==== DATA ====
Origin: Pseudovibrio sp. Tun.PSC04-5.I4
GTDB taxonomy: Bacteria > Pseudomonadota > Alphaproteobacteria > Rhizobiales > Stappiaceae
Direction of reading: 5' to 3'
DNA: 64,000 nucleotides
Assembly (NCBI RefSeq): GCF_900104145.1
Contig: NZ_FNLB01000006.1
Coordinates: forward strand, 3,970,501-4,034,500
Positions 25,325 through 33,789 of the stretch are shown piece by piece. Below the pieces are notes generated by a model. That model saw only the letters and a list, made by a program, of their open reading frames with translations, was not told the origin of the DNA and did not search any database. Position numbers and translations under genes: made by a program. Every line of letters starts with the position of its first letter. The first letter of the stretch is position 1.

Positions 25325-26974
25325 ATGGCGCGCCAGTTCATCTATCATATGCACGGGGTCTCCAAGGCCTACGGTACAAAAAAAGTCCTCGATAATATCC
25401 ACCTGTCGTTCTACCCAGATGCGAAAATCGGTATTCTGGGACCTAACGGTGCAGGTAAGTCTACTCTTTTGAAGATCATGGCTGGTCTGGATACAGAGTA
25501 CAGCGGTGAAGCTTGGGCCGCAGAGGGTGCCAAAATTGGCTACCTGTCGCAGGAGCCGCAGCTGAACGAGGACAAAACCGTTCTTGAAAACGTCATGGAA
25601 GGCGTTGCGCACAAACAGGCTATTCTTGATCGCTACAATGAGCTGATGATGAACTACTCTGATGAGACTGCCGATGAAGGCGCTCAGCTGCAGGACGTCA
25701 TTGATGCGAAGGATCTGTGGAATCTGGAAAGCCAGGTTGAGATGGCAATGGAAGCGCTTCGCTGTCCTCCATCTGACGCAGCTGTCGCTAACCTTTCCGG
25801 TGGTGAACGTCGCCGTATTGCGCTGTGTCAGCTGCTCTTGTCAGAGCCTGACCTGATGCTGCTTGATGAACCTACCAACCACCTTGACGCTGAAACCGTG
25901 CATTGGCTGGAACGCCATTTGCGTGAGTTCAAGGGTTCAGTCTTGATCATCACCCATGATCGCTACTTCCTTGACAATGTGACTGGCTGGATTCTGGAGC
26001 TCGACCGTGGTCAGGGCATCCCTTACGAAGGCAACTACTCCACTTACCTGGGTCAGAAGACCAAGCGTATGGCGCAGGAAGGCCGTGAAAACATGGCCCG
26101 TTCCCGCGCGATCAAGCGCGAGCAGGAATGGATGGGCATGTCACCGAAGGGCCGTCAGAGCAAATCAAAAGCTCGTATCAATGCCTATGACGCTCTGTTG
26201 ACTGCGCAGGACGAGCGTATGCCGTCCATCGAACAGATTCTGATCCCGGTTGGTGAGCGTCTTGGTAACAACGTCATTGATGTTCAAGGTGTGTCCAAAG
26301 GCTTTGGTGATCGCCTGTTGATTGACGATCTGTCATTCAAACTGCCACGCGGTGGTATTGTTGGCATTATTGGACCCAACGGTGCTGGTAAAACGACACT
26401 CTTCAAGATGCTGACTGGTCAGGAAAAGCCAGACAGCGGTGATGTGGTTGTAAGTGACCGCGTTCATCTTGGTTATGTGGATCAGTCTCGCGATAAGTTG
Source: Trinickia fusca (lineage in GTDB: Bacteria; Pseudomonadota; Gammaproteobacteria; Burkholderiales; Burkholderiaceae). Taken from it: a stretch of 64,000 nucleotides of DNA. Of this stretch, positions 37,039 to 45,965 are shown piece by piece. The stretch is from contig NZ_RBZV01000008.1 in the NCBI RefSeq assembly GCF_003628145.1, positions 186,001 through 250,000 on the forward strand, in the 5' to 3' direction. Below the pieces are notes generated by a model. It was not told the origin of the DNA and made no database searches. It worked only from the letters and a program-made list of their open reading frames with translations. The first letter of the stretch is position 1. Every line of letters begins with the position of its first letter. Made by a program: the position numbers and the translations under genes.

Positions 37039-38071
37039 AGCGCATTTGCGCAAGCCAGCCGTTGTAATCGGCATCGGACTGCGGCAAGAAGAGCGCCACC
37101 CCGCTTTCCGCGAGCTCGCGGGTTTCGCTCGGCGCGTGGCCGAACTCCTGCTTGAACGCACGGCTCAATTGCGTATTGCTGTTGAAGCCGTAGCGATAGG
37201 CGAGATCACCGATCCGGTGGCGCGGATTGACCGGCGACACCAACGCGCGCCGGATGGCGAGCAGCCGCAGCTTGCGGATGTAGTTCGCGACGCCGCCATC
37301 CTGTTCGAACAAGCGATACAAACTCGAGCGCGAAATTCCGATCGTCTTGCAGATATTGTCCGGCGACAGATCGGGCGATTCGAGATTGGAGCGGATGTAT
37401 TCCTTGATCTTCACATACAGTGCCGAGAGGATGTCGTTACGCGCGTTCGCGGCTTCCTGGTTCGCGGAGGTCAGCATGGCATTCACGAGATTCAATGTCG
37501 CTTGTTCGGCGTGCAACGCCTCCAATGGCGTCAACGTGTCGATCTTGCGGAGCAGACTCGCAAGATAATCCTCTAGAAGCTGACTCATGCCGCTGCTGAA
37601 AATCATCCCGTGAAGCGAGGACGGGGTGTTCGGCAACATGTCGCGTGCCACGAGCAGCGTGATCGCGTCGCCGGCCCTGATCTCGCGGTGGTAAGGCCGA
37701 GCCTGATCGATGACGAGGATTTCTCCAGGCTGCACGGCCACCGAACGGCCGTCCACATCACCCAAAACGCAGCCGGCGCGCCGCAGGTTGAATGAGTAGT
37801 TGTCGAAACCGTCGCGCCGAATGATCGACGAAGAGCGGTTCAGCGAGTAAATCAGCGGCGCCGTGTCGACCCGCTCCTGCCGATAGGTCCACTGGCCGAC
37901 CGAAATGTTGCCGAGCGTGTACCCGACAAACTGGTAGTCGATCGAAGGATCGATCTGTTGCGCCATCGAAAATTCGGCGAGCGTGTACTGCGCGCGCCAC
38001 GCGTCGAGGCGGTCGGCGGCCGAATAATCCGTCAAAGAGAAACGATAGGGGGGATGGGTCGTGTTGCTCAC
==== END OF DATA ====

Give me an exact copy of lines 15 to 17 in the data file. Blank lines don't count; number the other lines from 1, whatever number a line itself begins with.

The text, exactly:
25801 TGGTGAACGTCGCCGTATTGCGCTGTGTCAGCTGCTCTTGTCAGAGCCTGACCTGATGCTGCTTGATGAACCTACCAACCACCTTGACGCTGAAACCGTG
25901 CATTGGCTGGAACGCCATTTGCGTGAGTTCAAGGGTTCAGTCTTGATCATCACCCATGATCGCTACTTCCTTGACAATGTGACTGGCTGGATTCTGGAGC
26001 TCGACCGTGGTCAGGGCATCCCTTACGAAGGCAACTACTCCACTTACCTGGGTCAGAAGACCAAGCGTATGGCGCAGGAAGGCCGTGAAAACATGGCCCG